The story's villain (Dr. Grimesby Roylott) does not want his stepdaughters to marry, as he would have to give them their inheritance. The stepfather wants to keep "ownership" of the women, and when it appears they will "leave him" for another man by getting married, he plots to kill them. It also comments on the close relationship between marriage and money. After all, it was still difficult for women to be financially dependent.
- Is this merely a plot device, or a critique of patriarchy in the Victorian era?
“The Adventure of the Speckled Band” is filled with examples of otherness and fear of foreign things. It starts out with the parents: Helen’s mother, Mrs. Stoner, married Dr. Roylott while they were living in India (294). This is one of the first facts we get about Dr. Roylott and it continues to come up throughout the mystery. Dr. Roylott’s association and fascination with India is never forgotten.
After Mrs. Stoner’s death, Dr. Roylott shut himself up in the mansion and has “no friends at all save the wandering gypsies…wandering away with them sometimes for weeks on end” (295). The gypsies, presented in this story as people who are not white, English, Christians, are originally suspected by Helen in the death of her sister. Helen believes Julia was referring to “the spotted handkerchiefs which so many of them wear of their heads” when she screamed about “the speckled band” as she was dying (298).
At the heart of this story are the murder of Julia and the attempted murder of Helen. While Dr. Roylott is the man who organized these events, it was an exotic animal he owned that that carried out the actual murder. It is mentioned a few times that Dr. Roylott “has at this moment a cheetah and a baboon, which wander freely over the grounds and are feared by the villagers” and the two sisters (295). Holmes suspected a snake owned by Dr. Roylott was responsible for Julia’s death when he combined the suspicious ventilator and fake bell-rope with his “knowledge that the doctor was furnished with a supply of creatures from India” (310).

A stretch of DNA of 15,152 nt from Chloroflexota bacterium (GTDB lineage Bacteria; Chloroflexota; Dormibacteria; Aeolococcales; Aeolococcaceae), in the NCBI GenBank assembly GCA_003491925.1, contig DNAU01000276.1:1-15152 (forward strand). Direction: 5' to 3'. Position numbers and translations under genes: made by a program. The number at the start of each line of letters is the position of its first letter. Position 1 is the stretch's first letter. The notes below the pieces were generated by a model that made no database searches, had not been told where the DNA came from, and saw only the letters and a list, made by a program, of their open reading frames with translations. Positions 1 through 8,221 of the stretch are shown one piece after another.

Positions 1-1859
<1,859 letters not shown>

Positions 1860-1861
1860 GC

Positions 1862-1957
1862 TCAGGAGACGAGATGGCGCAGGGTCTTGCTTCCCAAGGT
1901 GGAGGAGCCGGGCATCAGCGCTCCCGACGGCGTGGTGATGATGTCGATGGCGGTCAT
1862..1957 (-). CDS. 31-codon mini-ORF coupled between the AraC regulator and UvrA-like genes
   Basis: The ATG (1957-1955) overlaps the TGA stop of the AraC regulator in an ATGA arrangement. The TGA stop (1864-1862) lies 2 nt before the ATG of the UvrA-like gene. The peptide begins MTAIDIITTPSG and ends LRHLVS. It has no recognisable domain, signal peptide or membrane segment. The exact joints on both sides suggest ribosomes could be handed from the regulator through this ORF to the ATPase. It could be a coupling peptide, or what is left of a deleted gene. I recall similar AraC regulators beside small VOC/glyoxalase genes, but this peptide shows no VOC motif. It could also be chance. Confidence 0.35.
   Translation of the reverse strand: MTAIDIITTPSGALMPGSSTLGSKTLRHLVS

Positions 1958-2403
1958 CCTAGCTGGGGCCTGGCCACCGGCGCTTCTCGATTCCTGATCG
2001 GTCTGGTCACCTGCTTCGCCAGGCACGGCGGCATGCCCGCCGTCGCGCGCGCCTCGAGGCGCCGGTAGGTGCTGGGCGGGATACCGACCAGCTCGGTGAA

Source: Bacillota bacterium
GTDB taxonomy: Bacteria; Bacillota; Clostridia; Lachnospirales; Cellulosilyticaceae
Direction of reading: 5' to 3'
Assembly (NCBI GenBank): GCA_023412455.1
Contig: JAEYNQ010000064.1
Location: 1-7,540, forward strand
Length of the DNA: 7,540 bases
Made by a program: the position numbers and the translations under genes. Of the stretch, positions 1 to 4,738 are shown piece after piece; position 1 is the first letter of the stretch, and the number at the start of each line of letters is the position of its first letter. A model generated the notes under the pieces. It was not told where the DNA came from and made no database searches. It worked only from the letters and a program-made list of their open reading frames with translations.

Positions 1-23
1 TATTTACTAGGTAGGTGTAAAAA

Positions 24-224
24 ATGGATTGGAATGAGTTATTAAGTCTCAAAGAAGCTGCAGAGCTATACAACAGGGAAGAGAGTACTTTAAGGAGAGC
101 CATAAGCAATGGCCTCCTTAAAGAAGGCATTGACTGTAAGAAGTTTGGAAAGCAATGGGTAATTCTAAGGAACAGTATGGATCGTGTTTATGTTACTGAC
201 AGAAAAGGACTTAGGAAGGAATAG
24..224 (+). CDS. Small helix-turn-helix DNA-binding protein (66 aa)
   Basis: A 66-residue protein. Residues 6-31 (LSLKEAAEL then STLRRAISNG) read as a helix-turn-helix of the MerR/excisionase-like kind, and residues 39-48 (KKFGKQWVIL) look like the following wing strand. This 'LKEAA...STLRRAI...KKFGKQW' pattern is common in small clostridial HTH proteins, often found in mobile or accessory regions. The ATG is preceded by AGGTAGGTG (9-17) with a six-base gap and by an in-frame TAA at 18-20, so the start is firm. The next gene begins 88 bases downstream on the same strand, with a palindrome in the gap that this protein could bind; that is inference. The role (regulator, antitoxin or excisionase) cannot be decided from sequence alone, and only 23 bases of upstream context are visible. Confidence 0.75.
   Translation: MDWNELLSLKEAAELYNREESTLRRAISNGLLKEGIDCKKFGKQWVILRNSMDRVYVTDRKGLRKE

- How does this story address the issues of xenophobia and Postcolonialism/the Other? Think specifically about Dr. Roylott-his "Eastern" training, fascination with Indian animals and the gypsies that live outside the house.
- How important is the fact that the deadly weapon was not only an animal, but an animal from a foreign country, instead of Dr. Roylott himself?
Dr. Roylott is killed with his own weapon and as Holmes puts it, "Violence does, in truth, recoil upon the violent, and the schemer falls into the pit which he digs for another" (309). Roylott is a victim of karma, but he is not only being punished for killing his niece. It also seems he is being punished for meddling with dangerous (foreign) animals.
The story ends with Holmes saying "I am no doubt indirectly responsible for Dr. Grimesby Roylott's death, and I cannot say that it is likely to weigh very heavily upon my conscience" (311). He admits he indirectly caused Roylott's death but he doesn't feel guilty about it, presumably because Roylott brought it on himself and deserved it. It is also important that Holmes is a private detective and does not work for the government, as his actions may have been different if he had.
- Did Roylott deserve to die? Should Holmes have prevented his death and arrested him? What does this say about Holmes as a character, and his vision of justice?
- Was Roylott merely being punished for killing his niece, or for his interest in foreign affairs as a whole?
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